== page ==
Why do we have Bank Holidays?

For over 150 years in the UK we have enjoyed the benefits of bank holidays and, with them, the pleasing prospect of a long weekend. There are usually eight in total throughout the year in England and Wales, nine in Scotland and 10 in Northern Ireland. But why do we have bank holidays? And, furthermore, did you know that the UK has the lowest number per year in Europe?

The Bank Holiday Act

The origins of bank holidays can be traced back to the 19th century. The Bank Holiday Act of 1871 was introduced by Sir John Lubbock, a banker, politician and the first Baron of Avebury. The act created four statutory public holidays in England, Wales and Ireland: Easter Monday, Whit Monday (the day after Pentecost), the first Monday in August and Boxing Day. These stood in addition to Good Friday and Christmas Day, which were already recognised as common law holidays.

St Lubbock’s Days

In Scotland, the newly created public holidays included New Year’s Day, Good Friday, the first Monday in May, the first Monday in August and Christmas Day. The term “bank holiday” refers to the fact that financial institutions would close for business on these days, although this grew to include schools, businesses, shops and the government too. For some time after the act was passed, the holidays were known as “St Lubbock’s Days” in honour of the man who introduced them.

Avoiding a clash

Exactly 100 years after the Bank Holiday Act of 1871, the Banking and Financial Dealings Act of 1971 was passed. This is the act which regulates all bank holidays in the UK. Under this act, the August bank holiday was moved from the first Monday of the month to the last. Many businesses traditionally closed for two weeks at the beginning of August, so the change was implemented to avoid clashing with this.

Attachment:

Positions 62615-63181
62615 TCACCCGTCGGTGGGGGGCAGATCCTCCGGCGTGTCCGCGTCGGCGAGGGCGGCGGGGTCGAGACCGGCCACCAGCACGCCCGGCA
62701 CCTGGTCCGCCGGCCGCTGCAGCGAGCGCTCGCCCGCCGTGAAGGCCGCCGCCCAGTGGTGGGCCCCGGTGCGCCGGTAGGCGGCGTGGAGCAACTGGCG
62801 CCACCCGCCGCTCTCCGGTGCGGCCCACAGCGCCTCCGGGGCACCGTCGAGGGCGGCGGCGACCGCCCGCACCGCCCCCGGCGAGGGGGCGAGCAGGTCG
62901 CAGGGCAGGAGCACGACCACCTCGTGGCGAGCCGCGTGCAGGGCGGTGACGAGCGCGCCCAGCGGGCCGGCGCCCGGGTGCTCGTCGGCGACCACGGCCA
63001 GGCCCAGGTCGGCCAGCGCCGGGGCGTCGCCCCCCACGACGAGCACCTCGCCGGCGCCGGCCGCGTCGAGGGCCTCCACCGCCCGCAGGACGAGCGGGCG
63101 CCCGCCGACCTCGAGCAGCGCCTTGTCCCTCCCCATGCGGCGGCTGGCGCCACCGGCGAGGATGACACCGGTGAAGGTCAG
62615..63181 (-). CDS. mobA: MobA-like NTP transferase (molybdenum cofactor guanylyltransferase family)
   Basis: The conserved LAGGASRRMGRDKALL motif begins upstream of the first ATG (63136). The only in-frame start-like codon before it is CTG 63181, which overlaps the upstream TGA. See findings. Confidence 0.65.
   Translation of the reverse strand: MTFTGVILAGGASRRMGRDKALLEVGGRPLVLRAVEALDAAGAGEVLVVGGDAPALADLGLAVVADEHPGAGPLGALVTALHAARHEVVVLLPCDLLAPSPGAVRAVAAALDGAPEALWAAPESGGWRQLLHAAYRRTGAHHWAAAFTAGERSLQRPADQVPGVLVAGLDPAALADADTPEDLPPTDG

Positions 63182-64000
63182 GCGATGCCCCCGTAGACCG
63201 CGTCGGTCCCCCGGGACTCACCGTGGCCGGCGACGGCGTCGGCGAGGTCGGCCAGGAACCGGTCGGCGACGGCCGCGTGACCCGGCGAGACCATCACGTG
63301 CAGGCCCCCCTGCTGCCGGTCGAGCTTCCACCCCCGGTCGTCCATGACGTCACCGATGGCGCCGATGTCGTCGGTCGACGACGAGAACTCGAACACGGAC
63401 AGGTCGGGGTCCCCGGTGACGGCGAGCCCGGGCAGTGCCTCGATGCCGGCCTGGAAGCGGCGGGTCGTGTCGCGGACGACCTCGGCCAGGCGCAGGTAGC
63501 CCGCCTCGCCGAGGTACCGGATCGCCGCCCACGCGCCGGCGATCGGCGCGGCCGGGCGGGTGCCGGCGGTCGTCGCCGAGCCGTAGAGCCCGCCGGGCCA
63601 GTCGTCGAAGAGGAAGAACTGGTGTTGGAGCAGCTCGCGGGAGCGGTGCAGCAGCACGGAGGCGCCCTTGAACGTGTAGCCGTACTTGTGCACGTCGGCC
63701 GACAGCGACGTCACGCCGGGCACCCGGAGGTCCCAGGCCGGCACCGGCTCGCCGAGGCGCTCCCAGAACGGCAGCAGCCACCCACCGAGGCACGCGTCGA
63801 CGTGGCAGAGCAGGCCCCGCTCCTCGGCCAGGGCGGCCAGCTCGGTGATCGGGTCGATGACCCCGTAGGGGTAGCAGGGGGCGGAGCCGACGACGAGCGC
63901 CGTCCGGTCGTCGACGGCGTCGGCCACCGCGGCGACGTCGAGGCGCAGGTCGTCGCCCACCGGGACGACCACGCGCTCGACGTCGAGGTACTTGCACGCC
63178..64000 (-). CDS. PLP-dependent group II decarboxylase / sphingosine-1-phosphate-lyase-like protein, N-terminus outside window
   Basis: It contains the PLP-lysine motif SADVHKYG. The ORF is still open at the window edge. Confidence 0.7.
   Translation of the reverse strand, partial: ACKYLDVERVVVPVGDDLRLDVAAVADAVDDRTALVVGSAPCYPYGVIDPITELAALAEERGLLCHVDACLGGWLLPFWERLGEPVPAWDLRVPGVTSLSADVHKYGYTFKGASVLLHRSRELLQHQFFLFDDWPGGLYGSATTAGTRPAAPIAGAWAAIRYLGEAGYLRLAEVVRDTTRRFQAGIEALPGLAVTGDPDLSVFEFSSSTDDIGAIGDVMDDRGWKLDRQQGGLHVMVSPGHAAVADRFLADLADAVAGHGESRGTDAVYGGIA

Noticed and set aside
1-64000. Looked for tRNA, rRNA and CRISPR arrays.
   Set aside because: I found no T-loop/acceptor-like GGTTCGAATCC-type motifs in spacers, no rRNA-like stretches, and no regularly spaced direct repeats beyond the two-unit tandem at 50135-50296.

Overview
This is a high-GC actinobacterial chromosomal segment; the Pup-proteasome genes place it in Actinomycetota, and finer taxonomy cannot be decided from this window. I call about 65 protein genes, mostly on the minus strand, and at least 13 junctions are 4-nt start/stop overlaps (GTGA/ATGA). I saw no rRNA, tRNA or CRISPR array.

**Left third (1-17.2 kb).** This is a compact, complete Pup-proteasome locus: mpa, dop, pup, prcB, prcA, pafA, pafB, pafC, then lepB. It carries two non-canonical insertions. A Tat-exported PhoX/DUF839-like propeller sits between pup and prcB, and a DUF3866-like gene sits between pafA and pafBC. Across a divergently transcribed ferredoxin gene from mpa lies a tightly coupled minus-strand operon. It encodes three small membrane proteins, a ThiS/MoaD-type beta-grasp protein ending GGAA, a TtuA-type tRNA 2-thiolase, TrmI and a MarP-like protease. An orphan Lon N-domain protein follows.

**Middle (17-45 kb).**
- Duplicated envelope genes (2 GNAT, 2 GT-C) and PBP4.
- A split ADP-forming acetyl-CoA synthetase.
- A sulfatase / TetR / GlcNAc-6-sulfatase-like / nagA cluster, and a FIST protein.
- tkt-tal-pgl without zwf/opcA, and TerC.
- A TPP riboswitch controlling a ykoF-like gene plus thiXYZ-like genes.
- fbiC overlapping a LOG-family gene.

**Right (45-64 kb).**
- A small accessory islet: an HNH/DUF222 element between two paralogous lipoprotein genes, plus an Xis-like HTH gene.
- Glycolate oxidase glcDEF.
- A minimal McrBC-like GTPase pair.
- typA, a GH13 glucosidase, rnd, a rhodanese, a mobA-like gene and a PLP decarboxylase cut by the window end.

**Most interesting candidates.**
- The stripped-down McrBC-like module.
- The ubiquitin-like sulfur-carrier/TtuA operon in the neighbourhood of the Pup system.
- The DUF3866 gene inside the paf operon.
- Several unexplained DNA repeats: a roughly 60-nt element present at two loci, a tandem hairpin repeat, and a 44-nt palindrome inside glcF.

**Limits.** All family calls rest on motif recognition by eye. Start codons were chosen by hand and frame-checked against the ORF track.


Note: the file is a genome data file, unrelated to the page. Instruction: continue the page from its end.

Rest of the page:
In 1971, the Whit Monday bank holiday was replaced by the Late Spring Bank Holiday. The date for this was fixed as the last Monday in May. The New Year’s Day bank holiday was introduced in 1974, and the May Day bank holiday followed in 1978.

The UK has the lowest number of bank holidays in Europe, whereas, in comparison, Austria has the most at 13. Globally, the country with the most public holidays is Nepal, with a record number of 35.

Special occasions

Additional bank holidays have been added to the British calendar in recognition of certain events. For example, on 29 April 2011, the UK enjoyed an extra bank holiday to mark the wedding of Prince William and Catherine Middleton. On 3 June 2022, an extra bank holiday was granted in celebration of Queen Elizabeth’s Platinum Jubilee. And then on 9 September that same year, a second bank holiday was added to the calendar to mark the funeral of the Queen.

Here at Rose Calendars, these additional bank holidays can present us with some challenges as we work 18 months in advance. So, a last-minute addition to the calendar can cause a few headaches for our production department! This was the case in 2020, when the May Bank Holiday was moved from the traditional Monday to the Friday, to coincide with the anniversary of VE Day. Accuracy is of course vital in our business, so we are always prepared to adapt to whatever challenges come our way.

Although the UK may lag behind the rest of the world when it comes to public holidays, we can all appreciate the joy of a long weekend and a well-deserved break from our normal routines.

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